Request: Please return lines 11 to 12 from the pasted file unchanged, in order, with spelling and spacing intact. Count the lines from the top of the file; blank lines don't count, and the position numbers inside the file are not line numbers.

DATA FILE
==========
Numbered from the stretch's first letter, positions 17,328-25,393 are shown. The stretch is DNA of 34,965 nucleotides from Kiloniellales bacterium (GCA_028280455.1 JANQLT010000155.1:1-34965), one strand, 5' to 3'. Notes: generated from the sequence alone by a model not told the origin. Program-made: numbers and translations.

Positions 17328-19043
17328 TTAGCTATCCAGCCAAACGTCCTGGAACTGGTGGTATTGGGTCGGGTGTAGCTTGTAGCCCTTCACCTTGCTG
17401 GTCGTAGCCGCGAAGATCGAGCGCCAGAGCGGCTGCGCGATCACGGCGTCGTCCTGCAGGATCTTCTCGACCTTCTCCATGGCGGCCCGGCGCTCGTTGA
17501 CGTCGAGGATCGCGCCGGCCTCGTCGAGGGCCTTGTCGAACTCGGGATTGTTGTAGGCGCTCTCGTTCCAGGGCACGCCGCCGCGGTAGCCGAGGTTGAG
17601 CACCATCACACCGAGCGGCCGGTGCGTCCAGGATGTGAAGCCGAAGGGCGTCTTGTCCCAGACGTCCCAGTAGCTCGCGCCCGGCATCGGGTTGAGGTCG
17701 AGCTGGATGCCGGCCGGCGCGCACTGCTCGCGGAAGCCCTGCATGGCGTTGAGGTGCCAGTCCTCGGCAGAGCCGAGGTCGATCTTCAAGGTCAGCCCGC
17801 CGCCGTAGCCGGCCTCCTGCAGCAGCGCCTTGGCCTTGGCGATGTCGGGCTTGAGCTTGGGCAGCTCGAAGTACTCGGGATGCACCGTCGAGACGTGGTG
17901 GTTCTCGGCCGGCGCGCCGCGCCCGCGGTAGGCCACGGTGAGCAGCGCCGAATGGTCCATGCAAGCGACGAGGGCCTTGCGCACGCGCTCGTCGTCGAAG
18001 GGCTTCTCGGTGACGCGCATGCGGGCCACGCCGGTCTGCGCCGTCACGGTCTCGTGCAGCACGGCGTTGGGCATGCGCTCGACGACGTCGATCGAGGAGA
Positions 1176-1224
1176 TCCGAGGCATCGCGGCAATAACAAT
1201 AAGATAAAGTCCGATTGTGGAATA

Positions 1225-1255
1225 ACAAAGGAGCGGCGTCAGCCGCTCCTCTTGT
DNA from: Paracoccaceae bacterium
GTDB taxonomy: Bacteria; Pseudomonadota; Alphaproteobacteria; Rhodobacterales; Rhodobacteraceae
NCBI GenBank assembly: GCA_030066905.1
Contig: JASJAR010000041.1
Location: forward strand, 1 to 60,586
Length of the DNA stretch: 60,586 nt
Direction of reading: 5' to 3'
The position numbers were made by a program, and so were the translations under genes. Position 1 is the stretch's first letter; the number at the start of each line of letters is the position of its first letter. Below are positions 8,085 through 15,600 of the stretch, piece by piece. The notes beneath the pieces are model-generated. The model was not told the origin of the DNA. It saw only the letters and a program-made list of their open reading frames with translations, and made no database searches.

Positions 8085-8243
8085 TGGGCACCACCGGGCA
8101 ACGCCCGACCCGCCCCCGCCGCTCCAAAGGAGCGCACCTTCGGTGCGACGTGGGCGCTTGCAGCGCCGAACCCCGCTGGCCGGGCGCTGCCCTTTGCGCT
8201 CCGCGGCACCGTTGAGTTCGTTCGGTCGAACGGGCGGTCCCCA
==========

Positions 1176-1224
1176 TCCGAGGCATCGCGGCAATAACAAT